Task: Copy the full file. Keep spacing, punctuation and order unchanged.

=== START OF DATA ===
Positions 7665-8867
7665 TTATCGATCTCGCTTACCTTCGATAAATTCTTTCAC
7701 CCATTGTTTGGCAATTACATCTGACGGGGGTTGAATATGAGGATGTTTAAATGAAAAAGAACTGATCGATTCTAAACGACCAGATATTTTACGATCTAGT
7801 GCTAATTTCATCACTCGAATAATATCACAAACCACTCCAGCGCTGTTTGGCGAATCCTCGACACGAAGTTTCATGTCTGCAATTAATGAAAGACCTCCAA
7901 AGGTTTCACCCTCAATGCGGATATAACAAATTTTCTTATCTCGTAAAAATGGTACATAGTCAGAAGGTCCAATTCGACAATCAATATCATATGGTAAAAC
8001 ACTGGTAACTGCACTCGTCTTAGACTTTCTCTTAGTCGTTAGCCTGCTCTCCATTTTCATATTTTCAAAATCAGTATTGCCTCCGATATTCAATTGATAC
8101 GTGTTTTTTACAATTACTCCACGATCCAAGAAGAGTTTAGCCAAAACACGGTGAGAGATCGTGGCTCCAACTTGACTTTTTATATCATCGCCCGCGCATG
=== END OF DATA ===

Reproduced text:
Positions 7665-8867
7665 TTATCGATCTCGCTTACCTTCGATAAATTCTTTCAC
7701 CCATTGTTTGGCAATTACATCTGACGGGGGTTGAATATGAGGATGTTTAAATGAAAAAGAACTGATCGATTCTAAACGACCAGATATTTTACGATCTAGT
7801 GCTAATTTCATCACTCGAATAATATCACAAACCACTCCAGCGCTGTTTGGCGAATCCTCGACACGAAGTTTCATGTCTGCAATTAATGAAAGACCTCCAA
7901 AGGTTTCACCCTCAATGCGGATATAACAAATTTTCTTATCTCGTAAAAATGGTACATAGTCAGAAGGTCCAATTCGACAATCAATATCATATGGTAAAAC
8001 ACTGGTAACTGCACTCGTCTTAGACTTTCTCTTAGTCGTTAGCCTGCTCTCCATTTTCATATTTTCAAAATCAGTATTGCCTCCGATATTCAATTGATAC
8101 GTGTTTTTTACAATTACTCCACGATCCAAGAAGAGTTTAGCCAAAACACGGTGAGAGATCGTGGCTCCAACTTGACTTTTTATATCATCGCCCGCGCATG